No, they're also about market self-regulation, and let's not forget that the NDP's environmental stance is actually 'greener' than the Green party's. Also, don't confuse Canada's Green Party with more successful parties by the same name in europe

Re:As a previously loyal conservative voter (4, Interesting)

tonywong (96839) | more than 5 years ago | (#24898327)

I'd moderate you up, but I have more to say.

Just remember that this is the Conservative Party is the one that is modeled after the Republican Party in the United States. Not all of the the philosophies, but in operation. The have been in constant election mode and that means that they put their partisanship before any real governance.

This includes things like Bill C-61. If you are a Canadian and you are reading this site you should know what and how Bill C-61 is and how it can affect you. It is dead simply because of a quirk in politics, not because it died in any readings. The Conservatives can and will reintroduce a third bill like C-61 simply because they can. They are in line with 'big business' and lobbyists at the expense of your average Canadian. If you allow the Conservatives to gain a majority then they will ram a successor to C-61 down you throats and you have NO ONE but yourselves to blame in allowing this to happen.

Just remember that this is the governing party that has allowed an innocent man (Maher Arar) to be renditioned and tortured in Syria via the United States on poor and mistaken evidence that he was a terrorist, and then tried to cover it up by denying any fault. What makes you think that a government that would allow this would give any consideration to average Canadians about criminalizing downloads?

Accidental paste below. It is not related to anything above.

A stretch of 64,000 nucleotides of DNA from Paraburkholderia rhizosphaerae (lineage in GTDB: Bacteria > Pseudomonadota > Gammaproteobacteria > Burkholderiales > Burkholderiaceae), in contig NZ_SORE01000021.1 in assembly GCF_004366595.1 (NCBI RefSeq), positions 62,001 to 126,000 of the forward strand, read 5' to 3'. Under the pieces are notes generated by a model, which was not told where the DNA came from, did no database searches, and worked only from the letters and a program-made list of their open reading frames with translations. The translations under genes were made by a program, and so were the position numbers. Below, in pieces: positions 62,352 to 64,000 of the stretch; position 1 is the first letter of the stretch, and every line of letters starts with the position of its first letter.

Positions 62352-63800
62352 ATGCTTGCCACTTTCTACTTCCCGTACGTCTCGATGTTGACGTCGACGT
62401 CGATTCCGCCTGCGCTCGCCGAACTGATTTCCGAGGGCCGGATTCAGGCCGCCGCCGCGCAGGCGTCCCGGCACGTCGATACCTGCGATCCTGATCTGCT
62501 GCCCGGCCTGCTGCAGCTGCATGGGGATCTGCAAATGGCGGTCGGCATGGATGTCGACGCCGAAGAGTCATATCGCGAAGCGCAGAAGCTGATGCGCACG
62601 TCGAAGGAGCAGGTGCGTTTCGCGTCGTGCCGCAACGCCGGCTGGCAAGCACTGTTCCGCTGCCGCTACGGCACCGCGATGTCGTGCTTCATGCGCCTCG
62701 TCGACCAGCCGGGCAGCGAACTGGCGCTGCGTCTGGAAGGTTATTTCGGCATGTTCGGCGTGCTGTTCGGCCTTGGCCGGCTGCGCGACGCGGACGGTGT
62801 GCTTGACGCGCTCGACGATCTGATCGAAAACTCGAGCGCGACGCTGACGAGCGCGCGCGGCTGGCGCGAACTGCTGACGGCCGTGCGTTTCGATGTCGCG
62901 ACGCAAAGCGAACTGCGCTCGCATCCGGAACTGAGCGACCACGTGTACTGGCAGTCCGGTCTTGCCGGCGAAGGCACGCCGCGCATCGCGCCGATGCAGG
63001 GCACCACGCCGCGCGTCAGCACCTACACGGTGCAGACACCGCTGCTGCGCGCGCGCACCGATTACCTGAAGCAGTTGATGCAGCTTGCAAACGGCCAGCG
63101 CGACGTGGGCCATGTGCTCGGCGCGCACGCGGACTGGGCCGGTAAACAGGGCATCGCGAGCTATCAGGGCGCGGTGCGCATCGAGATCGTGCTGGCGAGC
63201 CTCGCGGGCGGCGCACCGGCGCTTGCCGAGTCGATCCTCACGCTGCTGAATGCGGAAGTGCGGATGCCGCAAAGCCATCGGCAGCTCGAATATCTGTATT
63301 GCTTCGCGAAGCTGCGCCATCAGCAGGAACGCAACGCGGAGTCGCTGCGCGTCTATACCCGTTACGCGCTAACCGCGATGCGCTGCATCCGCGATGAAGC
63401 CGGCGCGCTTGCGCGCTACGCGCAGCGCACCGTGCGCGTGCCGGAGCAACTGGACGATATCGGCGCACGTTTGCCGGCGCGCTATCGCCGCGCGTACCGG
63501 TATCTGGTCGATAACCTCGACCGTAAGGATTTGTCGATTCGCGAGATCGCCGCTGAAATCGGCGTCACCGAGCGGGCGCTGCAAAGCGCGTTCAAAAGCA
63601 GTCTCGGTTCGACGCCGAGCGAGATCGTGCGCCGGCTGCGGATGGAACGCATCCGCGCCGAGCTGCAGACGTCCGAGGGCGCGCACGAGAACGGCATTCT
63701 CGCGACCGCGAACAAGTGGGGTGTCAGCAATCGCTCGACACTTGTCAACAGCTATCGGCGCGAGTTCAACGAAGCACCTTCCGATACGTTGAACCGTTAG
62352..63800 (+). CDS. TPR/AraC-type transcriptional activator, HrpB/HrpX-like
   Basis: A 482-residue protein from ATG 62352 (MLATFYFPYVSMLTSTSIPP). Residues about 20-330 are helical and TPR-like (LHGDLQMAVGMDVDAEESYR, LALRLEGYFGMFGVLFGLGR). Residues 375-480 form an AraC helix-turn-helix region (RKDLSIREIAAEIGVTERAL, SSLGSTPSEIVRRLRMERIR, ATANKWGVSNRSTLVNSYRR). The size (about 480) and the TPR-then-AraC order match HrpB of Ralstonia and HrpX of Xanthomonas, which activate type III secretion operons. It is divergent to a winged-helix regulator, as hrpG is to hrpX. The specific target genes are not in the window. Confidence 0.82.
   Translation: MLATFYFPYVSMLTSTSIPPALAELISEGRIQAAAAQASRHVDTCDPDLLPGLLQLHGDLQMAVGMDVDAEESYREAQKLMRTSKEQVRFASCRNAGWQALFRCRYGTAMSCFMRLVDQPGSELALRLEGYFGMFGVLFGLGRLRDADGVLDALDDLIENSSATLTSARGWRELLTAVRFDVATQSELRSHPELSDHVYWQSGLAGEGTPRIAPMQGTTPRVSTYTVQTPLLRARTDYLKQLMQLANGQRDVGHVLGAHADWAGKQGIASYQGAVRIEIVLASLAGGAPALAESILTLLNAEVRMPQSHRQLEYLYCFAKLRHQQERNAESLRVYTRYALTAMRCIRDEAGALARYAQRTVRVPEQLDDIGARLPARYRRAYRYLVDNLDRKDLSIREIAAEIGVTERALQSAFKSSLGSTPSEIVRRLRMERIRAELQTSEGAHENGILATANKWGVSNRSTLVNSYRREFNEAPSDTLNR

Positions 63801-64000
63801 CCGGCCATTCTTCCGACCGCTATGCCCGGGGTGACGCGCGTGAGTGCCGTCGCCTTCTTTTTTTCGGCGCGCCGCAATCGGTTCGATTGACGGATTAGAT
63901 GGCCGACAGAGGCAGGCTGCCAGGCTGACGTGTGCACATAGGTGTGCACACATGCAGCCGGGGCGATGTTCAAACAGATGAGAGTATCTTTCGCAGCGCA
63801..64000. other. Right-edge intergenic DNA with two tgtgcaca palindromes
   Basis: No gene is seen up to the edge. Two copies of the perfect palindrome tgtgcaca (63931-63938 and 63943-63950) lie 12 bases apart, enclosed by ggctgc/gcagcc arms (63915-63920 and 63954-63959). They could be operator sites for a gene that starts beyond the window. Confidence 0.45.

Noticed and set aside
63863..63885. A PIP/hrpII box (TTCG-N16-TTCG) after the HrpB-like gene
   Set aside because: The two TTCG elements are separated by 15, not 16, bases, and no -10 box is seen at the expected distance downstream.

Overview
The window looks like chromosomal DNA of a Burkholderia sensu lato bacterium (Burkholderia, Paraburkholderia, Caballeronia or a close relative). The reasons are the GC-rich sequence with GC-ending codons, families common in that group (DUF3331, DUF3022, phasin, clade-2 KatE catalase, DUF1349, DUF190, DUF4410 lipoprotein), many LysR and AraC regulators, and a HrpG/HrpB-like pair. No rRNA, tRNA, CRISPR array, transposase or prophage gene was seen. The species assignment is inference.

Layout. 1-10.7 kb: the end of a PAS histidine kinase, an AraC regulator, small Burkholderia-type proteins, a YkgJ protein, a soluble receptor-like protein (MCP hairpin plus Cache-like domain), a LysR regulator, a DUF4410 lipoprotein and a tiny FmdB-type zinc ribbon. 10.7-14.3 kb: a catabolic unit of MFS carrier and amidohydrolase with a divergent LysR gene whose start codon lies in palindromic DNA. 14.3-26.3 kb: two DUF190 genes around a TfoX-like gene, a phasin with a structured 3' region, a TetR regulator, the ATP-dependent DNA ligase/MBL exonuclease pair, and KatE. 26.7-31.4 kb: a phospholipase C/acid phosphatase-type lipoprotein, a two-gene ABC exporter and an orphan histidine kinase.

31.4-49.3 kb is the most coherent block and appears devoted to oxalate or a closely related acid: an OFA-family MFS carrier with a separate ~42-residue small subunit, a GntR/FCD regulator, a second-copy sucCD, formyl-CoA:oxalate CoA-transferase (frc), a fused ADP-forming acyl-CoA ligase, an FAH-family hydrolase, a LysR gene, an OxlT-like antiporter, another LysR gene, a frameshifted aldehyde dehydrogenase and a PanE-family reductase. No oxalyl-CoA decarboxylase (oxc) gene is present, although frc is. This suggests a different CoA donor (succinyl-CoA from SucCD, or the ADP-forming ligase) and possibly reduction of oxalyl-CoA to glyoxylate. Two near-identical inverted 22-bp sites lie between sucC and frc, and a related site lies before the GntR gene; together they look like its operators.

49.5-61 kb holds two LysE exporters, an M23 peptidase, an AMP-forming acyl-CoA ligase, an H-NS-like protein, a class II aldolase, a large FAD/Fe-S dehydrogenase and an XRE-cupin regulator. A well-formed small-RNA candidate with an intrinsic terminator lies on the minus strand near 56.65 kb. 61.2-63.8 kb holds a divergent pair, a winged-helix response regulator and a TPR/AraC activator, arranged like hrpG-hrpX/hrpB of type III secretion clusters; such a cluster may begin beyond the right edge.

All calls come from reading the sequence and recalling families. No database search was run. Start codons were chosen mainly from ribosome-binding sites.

You have a little more than 30 days to get the word out that the Conservative Party is not out for any citizen's interests but is totally willing to follow the will of corporate interests, the largest of which are headquartered in the United States. Funny how Bill C-61 looked like the DMCA...

Harper doesn't just ignore fixed election dates... (0)

Anonymous Coward | more than 5 years ago | (#24899649)

He ignores his own Supreme Court selection process:

http://www.theglobeandmail.com/servlet/story/RTGAM.20080905.wscoc0905/BNStory/National/home

Re:Harper doesn't just ignore fixed election dates (1)

m.ducharme (1082683) | more than 5 years ago | (#24900041)

To be fair (and I'm not saying I agree with his selection process - I don't), the committee couldn't make a choice because the opposition members on it didn't show up, and quorum couldn't be reached. You can't blame Harper for that (but you can congratulate those MPs).

Re:Harper doesn't just ignore fixed election dates (1)

arthurpaliden (939626) | more than 5 years ago | (#24900457)

By law he is allowed to do it. He was just trying to reform the system with out all the hastle of getting a new bill passed. It is the oposition that appeared not want to change the statis quo. Since they never showed up to participate in the selection process.